Gordon G. Chang
YESTERDAY, the Wall Street Journal reported that at the turn of the year the Obama administration discussed the initiation of talks with North Korea with the goal of formally ending the Korean War, which was only suspended by a truce, not ended with a treaty, in 1953.
According to the Journal report, the White House dropped the US’s long-standing precondition that the North would have to end its nuclear program before talks could begin. Instead, the administration said that denuclearization would simply be an agenda item in the peace negotiations.
The North reportedly rejected Obama’s overture, refusing to permit its nuclear program to even be placed on the agenda. Pyongyang then detonated a nuclear device on January 6, ending the White House’s “diplomatic gambit.”
The paper’s report, if true, indicates the Obama administration was willing to execute another stunning reversal of American policy by essentially accepting the Democratic People’s Republic of Korea as a nuclear state and condoning its violations of the Nuclear Non-Proliferation Treaty.
It’s difficult to assess the White House’s diplomatic goals and strategies. On the one hand, the about-face would likely further weaken US credibility on non-proliferation as it was prepared to overlook North Korea’s secret and illegal nuclear program, essentially recognize it as a nuclear state, and reward it with peace talks. On the other hand, the White House’s diplomacy hints of brilliance. As David Maxwell of Georgetown University points out, President Obama called Kim Jong Un’s bluff – and by doing so exposed the Kim family as needing war to justify its claims, its militarism, its abuse of its citizens, and for that matter, its existence.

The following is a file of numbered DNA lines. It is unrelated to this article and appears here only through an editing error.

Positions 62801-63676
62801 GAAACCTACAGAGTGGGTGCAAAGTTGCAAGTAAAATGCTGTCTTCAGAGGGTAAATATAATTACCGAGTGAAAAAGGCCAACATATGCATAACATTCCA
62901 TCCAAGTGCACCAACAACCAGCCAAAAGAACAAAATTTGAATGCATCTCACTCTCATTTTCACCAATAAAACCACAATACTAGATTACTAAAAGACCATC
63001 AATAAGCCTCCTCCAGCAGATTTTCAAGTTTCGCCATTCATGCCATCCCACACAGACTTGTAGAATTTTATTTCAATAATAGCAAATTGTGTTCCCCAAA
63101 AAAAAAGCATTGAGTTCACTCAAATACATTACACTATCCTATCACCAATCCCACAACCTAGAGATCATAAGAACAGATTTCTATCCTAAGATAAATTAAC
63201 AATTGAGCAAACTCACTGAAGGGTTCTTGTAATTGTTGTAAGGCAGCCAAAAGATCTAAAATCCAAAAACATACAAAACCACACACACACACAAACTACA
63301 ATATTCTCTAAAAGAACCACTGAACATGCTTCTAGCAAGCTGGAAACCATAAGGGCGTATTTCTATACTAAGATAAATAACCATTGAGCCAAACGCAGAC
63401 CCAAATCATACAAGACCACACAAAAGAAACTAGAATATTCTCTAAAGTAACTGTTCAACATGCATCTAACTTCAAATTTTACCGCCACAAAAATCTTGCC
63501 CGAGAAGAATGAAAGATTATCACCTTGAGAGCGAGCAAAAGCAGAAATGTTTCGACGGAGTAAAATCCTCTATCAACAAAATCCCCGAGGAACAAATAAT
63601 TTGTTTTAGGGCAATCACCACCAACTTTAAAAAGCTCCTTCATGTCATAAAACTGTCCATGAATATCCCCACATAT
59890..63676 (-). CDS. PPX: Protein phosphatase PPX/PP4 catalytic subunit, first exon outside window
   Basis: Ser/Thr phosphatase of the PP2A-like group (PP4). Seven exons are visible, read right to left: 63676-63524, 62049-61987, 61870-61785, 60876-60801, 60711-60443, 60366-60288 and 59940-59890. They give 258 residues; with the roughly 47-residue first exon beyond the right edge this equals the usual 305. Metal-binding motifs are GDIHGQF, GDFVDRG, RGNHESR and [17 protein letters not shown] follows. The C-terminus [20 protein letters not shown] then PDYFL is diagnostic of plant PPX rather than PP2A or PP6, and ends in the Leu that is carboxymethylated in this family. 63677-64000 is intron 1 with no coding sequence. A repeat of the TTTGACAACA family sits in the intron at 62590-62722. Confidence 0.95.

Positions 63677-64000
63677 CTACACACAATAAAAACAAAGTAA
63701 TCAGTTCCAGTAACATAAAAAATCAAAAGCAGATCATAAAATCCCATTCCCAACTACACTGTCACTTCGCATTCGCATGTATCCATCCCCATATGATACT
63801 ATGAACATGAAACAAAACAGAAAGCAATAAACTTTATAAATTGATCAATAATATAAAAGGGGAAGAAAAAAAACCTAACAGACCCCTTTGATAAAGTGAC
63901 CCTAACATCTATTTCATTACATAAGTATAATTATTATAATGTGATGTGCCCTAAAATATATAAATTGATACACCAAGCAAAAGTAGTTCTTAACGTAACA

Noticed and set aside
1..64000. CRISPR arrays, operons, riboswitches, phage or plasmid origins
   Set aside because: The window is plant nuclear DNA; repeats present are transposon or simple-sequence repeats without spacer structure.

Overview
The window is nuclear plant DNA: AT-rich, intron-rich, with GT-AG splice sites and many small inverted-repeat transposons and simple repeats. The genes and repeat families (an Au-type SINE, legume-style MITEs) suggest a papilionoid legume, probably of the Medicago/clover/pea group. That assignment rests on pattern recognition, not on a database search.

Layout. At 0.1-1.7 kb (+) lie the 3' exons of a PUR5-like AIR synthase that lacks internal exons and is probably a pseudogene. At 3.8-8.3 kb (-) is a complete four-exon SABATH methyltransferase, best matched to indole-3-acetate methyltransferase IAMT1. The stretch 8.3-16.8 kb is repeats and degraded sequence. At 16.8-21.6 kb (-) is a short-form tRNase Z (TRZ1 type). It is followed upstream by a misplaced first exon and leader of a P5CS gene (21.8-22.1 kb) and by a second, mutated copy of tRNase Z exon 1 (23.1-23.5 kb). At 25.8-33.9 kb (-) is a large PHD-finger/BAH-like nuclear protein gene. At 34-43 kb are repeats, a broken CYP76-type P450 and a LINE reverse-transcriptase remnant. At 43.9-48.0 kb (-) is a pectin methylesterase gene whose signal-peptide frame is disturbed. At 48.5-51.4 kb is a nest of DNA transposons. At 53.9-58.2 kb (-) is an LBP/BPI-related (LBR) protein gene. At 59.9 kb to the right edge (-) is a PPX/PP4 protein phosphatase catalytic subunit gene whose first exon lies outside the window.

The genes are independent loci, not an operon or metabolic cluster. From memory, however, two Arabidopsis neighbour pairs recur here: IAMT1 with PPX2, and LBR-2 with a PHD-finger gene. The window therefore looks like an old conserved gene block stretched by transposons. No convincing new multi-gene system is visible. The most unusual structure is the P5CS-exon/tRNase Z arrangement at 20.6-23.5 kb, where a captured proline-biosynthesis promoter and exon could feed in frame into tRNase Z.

For decades, Kim leaders have demanded a peace treaty. When offered one, the current Kim refused to even talk about it. Peace, in reality, is actually inimical to the Kim regime. It cannot agree to a treaty formally ending the war because such an agreement would immediately undermine its core legitimacy and its mission to unify the peninsula under its rule.
A treaty, by necessity, would mean the North accepted the existence of the South Korean state, and that is not something Kim could explain to his people. For decades, North Koreans have been asked to accept hardship to allow Kim rulers to defeat the “puppets” in Seoul.
Furthermore, Maxwell notes Pyongyang’s rebuff of the Obama administration undermines the notion that the international community can engage North Korea. The rejection of talks, as a practical matter, further isolates the North, gives the White House a freer hand to mobilize other countries, opens the door to a substantially more coercive policy, and effectively makes Beijing’s call this month for more talks with Kim seem cynical.
None of this is to say that, in the end, President Obama will deal effectively with the North Koreans, but whether by accident or design, the US now appears better positioned to counter, deter, and disarm North Korea.